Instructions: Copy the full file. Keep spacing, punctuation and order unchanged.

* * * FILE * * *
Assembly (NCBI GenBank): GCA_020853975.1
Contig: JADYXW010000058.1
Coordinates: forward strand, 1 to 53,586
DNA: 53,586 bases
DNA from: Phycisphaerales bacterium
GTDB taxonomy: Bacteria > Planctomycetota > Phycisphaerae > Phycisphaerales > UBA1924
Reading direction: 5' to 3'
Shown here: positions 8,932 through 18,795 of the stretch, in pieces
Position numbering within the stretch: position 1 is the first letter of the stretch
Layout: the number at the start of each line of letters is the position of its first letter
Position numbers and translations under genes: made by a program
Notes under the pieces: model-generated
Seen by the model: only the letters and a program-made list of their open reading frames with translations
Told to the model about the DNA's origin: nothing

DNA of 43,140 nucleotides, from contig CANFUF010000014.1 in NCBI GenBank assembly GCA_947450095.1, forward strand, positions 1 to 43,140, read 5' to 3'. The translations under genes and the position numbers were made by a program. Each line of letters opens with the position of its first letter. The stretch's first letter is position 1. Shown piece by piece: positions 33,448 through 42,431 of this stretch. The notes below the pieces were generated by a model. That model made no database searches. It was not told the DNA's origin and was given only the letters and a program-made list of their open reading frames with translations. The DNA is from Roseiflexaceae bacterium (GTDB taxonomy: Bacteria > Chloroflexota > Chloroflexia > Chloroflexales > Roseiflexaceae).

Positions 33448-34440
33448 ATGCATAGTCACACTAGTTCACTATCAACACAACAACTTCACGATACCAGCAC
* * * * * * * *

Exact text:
Assembly (NCBI GenBank): GCA_020853975.1
Contig: JADYXW010000058.1
Coordinates: forward strand, 1 to 53,586
DNA: 53,586 bases
DNA from: Phycisphaerales bacterium
GTDB taxonomy: Bacteria > Planctomycetota > Phycisphaerae > Phycisphaerales > UBA1924
Reading direction: 5' to 3'
Shown here: positions 8,932 through 18,795 of the stretch, in pieces
Position numbering within the stretch: position 1 is the first letter of the stretch
Layout: the number at the start of each line of letters is the position of its first letter
Position numbers and translations under genes: made by a program
Notes under the pieces: model-generated
Seen by the model: only the letters and a program-made list of their open reading frames with translations
Told to the model about the DNA's origin: nothing

DNA of 43,140 nucleotides, from contig CANFUF010000014.1 in NCBI GenBank assembly GCA_947450095.1, forward strand, positions 1 to 43,140, read 5' to 3'. The translations under genes and the position numbers were made by a program. Each line of letters opens with the position of its first letter. The stretch's first letter is position 1. Shown piece by piece: positions 33,448 through 42,431 of this stretch. The notes below the pieces were generated by a model. That model made no database searches. It was not told the DNA's origin and was given only the letters and a program-made list of their open reading frames with translations. The DNA is from Roseiflexaceae bacterium (GTDB taxonomy: Bacteria > Chloroflexota > Chloroflexia > Chloroflexales > Roseiflexaceae).

Positions 33448-34440
33448 ATGCATAGTCACACTAGTTCACTATCAACACAACAACTTCACGATACCAGCAC